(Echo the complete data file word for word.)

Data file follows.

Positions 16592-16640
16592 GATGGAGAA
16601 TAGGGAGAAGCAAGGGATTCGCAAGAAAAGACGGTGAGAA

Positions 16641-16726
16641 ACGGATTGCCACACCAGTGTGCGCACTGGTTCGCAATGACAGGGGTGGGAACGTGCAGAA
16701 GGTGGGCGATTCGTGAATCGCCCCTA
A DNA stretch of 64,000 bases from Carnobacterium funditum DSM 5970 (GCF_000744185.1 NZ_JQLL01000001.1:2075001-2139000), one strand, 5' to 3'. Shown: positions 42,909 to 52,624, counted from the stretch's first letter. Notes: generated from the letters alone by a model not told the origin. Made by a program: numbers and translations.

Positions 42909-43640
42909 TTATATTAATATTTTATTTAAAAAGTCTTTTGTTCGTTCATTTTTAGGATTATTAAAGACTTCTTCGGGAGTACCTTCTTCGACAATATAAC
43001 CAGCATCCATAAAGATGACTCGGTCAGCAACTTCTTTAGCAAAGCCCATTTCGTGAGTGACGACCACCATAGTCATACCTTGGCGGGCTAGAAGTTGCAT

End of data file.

Positions 16592-16640
16592 GATGGAGAA
16601 TAGGGAGAAGCAAGGGATTCGCAAGAAAAGACGGTGAGAA

Positions 16641-16726
16641 ACGGATTGCCACACCAGTGTGCGCACTGGTTCGCAATGACAGGGGTGGGAACGTGCAGAA
16701 GGTGGGCGATTCGTGAATCGCCCCTA
A DNA stretch of 64,000 bases from Carnobacterium funditum DSM 5970 (GCF_000744185.1 NZ_JQLL01000001.1:2075001-2139000), one strand, 5' to 3'. Shown: positions 42,909 to 52,624, counted from the stretch's first letter. Notes: generated from the letters alone by a model not told the origin. Made by a program: numbers and translations.

Positions 42909-43640
42909 TTATATTAATATTTTATTTAAAAAGTCTTTTGTTCGTTCATTTTTAGGATTATTAAAGACTTCTTCGGGAGTACCTTCTTCGACAATATAAC
43001 CAGCATCCATAAAGATGACTCGGTCAGCAACTTCTTTAGCAAAGCCCATTTCGTGAGTGACGACCACCATAGTCATACCTTGGCGGGCTAGAAGTTGCAT